Aren't you just dying to know if the tater tots were made with genuine Idaho potatoes? Or is it just me?

Time for top lists

You always know it must be near the end of the year when all the lists come out.

Top 10 news stories. Top 10 weather disasters. Who died. Who won awards. Who were the best dressed, worst dressed, best movies, worst movies, which celebrity marriages fell apart, which famous people got married.

In this week's Capital Press, we give the top ag stories. You can see them online at on Dec. 28, or check out this week's issue of the newspaper. We also have 12 editorial cartoons, done by Rik Dalvit, that reflect some of the biggest ag stories.

In our case, we published a list of stories and asked our readers to rank them so we got our top list. Other publications have also asked their readers to help figure out which stories were the most important.

Other places use their own staff, or outside experts, to select the top stories of the year.

As someone who pays attention to the news — whether online, in newspapers, on the radio, or on television — how do you want your news to be ranked for the year? Do you want to have a chance to vote, or do you prefer the news organization (or its experts) do the ranking? Which lists would you trust more — the ones decided by the media, or the ones decided by the public?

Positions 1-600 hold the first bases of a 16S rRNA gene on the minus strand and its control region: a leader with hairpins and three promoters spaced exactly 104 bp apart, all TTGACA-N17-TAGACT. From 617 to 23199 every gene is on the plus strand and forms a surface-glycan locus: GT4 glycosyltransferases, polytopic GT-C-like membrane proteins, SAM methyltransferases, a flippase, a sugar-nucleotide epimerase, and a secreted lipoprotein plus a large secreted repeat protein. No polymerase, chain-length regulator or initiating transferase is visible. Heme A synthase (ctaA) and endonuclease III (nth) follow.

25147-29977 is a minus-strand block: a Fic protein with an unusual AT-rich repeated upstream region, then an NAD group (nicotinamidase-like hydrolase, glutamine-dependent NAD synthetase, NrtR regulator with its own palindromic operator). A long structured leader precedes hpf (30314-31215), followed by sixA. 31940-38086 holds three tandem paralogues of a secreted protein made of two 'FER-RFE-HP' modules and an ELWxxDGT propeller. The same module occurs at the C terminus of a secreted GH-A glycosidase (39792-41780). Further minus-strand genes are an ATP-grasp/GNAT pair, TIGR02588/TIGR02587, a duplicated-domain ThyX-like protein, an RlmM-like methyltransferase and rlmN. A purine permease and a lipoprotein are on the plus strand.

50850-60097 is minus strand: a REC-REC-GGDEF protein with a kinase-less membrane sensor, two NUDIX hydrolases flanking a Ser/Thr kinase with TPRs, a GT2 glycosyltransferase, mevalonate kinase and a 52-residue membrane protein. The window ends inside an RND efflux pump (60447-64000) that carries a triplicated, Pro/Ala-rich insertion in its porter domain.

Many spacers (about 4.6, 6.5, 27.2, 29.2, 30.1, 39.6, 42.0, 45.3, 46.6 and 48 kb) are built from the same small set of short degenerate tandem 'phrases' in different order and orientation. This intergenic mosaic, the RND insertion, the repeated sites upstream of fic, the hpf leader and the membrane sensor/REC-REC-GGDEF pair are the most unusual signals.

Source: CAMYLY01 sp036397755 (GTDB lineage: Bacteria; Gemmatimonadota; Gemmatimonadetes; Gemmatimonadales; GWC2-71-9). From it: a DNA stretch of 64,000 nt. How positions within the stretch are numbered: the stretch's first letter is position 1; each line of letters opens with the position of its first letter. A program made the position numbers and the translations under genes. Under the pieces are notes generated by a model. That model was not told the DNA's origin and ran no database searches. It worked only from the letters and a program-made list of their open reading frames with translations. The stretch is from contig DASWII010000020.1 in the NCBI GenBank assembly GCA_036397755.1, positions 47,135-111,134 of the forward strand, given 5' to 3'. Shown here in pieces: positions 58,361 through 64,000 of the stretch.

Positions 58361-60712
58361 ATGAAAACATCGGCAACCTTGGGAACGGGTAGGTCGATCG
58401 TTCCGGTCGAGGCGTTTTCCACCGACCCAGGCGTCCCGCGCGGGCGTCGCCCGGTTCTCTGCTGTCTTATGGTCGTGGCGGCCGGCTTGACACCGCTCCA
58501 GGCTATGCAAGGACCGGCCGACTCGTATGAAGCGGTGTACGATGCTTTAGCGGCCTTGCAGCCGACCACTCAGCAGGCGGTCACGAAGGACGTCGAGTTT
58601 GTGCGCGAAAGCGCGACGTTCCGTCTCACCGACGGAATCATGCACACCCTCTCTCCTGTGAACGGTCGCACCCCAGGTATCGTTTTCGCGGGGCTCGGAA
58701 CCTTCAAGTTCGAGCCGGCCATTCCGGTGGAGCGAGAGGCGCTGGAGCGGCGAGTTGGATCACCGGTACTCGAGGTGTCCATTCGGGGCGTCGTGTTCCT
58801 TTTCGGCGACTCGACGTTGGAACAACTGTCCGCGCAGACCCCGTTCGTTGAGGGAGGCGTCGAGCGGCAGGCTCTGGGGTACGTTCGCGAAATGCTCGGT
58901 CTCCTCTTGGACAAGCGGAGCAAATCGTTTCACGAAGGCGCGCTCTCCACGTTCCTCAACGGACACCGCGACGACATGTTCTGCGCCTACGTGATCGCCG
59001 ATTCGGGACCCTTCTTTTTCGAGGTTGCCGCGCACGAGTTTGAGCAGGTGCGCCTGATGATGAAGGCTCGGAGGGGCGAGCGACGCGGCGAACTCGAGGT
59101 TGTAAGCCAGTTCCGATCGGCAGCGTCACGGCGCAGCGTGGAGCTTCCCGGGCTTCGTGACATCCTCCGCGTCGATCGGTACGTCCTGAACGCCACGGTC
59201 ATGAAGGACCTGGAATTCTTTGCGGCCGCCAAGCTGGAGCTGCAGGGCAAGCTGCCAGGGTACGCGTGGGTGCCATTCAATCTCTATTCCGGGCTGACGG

And perhaps the biggest question of all: Do you even pay attention to these lists? What do you think of them? Are they meaningful or amusing to you, or a waste of time?

Perhaps one of the lessons to be learned is that lists can be influenced by so many things. For example, what a farmer thinks should be in the top 10 might most important events of the year might not make a list for someone who lives in a city. Or what we in America think is big news might be ignored in other parts of the world.

And sometimes some of the biggest stories might happen at the last moment during the year, and not make the list just because of deadlines, a voting process held earlier, or other reasons.